34. Current Compliances • Since there is no single set of high-quality accounting standards, domestic (U.S.) firms filing reports with the SEC must use U.S. GAAP. • Foreign issuers filing reports with the SEC can use U.S. GAAP, the international standards or the GAAP of its home country. • If foreign firms chose not to use U.S. GAAP, they must file reports with reconciliation to U.S. GAAP. Environment and Theoretical Structure of Financial Accounting

  35. A Single Global Accounting Language- International financial reporting standards • In November 2008, the Securities and Exchange Commission (SEC) proposed a roadmap for the US issuers to prepare financial statements in accordance with “IFRS” for the purposes of their filings with the SEC. • This roadmap, if achieved, could lead to the required use of IFRS by U.S. issuers in 2014.

  36. A Single Global Accounting Language (contd.) • In February 2010, the SEC reaffirms its commitment to one set of accounting standard and continues to encourage the convergence of standards between the US and IFRS. • The SEC will make the decision of adopting IFRS for US issuers in 2011 with a progress report on this issue expected in October 2010.

  37. Learning Objective The Financial Reporting Reform- the Sarbanes-Oxley Act

  38. The Financial Reporting Reform • As a result of numerous financial scandals, Congress passed the Public Company Accounting Reform and Investor Protection Act of 2002, commonly referred to as the Sarbanes-Oxley Act. • The purpose of Sarbanes Oxley (SOX) is both to enforce accurate financial reporting and to drive the development of stronger internal processes.

  39. The Financial Reporting Reform and the Sarbanes and Oxley Act • The collapse of Enron, the dissolving of Arthur Andersen and the accounting scandals of some high-profile firms(WorldCom, Xerox, Global Crossing, etc.)severely damaged public confidence in the accounting profession and the financial reporting. • At the demand of the public, the Sarbanes-Oxley Act was passed in July 2002 to restore the public confidence in the credibility of the financial reports.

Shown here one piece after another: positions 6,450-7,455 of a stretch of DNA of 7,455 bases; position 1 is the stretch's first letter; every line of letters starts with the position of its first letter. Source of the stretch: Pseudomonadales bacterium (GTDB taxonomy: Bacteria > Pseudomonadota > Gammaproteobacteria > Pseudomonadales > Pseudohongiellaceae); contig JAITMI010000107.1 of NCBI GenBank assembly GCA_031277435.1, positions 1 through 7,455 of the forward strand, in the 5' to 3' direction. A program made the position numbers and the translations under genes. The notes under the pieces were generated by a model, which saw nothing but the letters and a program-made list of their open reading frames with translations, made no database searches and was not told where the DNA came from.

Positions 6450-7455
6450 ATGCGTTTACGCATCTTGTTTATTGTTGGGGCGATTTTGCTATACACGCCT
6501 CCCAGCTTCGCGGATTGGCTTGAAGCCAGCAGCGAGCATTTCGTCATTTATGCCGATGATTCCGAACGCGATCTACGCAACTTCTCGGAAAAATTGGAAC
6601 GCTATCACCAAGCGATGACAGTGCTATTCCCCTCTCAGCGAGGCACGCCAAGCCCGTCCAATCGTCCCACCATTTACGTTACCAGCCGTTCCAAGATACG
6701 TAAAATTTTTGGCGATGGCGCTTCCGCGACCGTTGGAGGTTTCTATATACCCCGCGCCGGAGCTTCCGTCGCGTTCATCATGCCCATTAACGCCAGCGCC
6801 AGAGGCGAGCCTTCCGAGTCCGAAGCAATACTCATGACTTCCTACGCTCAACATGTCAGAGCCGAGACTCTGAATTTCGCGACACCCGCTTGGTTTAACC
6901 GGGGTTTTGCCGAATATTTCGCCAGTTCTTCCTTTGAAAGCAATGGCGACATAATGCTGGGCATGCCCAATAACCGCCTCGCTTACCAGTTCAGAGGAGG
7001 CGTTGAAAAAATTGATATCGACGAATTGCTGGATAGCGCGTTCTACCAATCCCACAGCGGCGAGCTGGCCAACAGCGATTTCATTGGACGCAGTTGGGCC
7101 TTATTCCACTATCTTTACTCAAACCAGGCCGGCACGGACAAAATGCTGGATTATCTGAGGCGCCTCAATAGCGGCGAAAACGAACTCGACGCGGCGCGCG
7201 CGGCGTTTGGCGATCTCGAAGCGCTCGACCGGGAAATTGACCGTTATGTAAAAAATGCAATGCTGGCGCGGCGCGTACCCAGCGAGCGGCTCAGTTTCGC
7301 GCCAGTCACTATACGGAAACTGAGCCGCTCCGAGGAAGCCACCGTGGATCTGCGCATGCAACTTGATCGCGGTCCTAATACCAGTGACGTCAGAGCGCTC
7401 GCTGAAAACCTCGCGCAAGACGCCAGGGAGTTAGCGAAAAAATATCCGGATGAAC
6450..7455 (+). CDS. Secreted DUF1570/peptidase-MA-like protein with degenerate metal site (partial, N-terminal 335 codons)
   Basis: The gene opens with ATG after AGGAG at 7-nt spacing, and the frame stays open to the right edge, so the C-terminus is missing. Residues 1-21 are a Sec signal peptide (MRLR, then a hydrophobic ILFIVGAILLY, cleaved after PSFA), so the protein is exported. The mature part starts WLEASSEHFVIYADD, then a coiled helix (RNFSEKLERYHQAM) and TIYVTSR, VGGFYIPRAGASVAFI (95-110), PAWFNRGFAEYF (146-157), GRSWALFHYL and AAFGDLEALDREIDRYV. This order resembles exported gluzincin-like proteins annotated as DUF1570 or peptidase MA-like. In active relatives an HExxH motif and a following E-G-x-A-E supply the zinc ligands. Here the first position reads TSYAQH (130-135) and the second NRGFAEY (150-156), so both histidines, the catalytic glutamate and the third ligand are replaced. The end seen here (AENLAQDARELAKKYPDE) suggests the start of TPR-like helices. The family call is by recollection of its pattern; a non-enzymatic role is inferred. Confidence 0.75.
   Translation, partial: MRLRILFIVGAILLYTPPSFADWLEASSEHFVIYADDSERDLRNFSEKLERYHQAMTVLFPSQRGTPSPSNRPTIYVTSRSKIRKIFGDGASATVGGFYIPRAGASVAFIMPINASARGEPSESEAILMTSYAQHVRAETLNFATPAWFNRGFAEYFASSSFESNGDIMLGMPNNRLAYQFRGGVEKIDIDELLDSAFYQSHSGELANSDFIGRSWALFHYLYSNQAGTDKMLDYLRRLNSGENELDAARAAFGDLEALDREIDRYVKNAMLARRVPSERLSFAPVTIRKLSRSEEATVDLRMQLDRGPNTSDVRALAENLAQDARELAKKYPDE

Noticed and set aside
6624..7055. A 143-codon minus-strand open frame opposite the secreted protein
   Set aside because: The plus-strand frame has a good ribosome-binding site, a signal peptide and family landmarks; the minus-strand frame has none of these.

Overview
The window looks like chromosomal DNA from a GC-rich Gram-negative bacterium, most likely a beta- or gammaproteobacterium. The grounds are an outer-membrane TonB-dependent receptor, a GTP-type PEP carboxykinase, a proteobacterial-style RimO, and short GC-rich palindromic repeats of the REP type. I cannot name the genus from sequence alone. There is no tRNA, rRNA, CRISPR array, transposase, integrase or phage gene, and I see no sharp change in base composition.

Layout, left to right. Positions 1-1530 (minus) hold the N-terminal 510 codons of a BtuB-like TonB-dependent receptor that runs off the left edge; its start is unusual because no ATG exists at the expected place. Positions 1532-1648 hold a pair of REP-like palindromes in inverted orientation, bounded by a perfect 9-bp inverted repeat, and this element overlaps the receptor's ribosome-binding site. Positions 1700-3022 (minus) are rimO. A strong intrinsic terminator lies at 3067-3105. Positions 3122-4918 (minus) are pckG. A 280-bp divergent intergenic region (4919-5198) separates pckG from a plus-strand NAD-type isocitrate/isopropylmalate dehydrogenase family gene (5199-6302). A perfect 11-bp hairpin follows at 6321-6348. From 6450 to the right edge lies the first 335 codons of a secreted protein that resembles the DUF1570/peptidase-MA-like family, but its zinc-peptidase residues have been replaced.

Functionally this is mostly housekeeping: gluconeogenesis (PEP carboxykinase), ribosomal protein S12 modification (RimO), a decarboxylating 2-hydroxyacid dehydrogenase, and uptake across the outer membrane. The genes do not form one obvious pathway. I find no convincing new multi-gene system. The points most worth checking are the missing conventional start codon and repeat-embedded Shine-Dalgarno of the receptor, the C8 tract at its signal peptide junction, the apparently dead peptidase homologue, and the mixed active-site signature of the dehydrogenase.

40. The Financial Reporting Reform and the Sarbanes and Oxley Act (Cont.) • Key Provisions of the Act including: • Creating the Public Accounting Company Oversight Board: establish auditing standards. • Increasing Corporate Executive Accountability: they must personally certify both the financial statements and disclosures) • Prohibition of Non-Audit Services (i.e., bookkeeping, internal audit, appraisal, and other consulting services) Environment and Theoretical Structure of Financial Accounting

  41. The Financial Reporting Reform and the Sarbanes-Oxley Act (Cont.) • Retention of work Papers for 5 years. • Auditor Rotation • Conflict of Interest. • Hiring of Auditor: by the audit committee, not the management. • Evaluation of Internal Control: the management needs to document and assess the effectiveness of internal control. Auditors of the firm need to state:1)whether the management’s assessment is fair, and 2)whether the internal control of the firm is effective. Environment and Theoretical Structure of Financial Accounting

  42. Learning Objectives • Identify the objectives of financial reporting, the qualitative characteristics of accounting information, and the elements of financial statements. • Describe the four basicassumptions underlying GAAP • Describe the four basic accountingprinciples that guide accounting practice.

  43. Conceptual Framework of Financial Reporting • How does the FASB prescribe the accounting standards? • Definition of “Conceptual Framework of Financial Reporting”: A system of interactive objectives and fundamentals which can lead to a set of consistent standards in preparing financial reports.

  44. The Conceptual Framework Objectives of Financial Reporting (SFAC No. 1) Qualitative Characteristics of Accounting Information (SFAC No. 8) Elements of Financial Statements (SFAC No. 6) Recognition and Measurement Criteria (SFAC No. 5) Environment Implementation Implementation assumptions principles constraints

  45. SFAC No. 1 (Level One of The Conceptual Framework) • Objectives of financial reporting: Providing information 1. useful in making investment and credit decisions; 2. useful in assessing future cash flows; 3. about entity resources, claims to the resources and changes of these resources.

  46. Qualitative Characteristics of Accounting Information I. Primary Qualities 1) Relevance a) Predictive value b) Confirmatory value c) Materiality 2) Faithful Representation a) Complete b) Neutral c) Free from error SFAC No. 8 (Chapter 3: Qualitative Characteristics of Useful Financial Information ) (Level Two of The Framework)

  47. SFAC No. 8 (contd.) II. Enhancing Qualitative Characteristics 1) Comparability(including consistency) 2) Verifiability 3) Timeliness 4) Understandability

  48. SFAC No. 5 (Level Three of The Conceptual Framework) • Measurement and Recognition Concepts I. Assumptions 1) Economic Entity 2) Going-concern (continuity) 3) Monetary unit 4) Periodicity (Period of time)

  49. SFAC No. 5 (contd.) II. Principles 1) Historical cost (exception:LCM of inventory) 2) Revenue recognition (exceptions: 3) Matching 4) Full Disclosure (footnote disclosure) III. Constraints 1) Cost-Benefit 2) Materiality 3) Industry Practice 4) Conservatism

  50. The Accounting Standard Compliance System in the US • The interrelationship of the SEC and the FASB: FASB: the current rule making body. SEC: the enforcing agency of securities laws and accounting standards; regulating the stock market.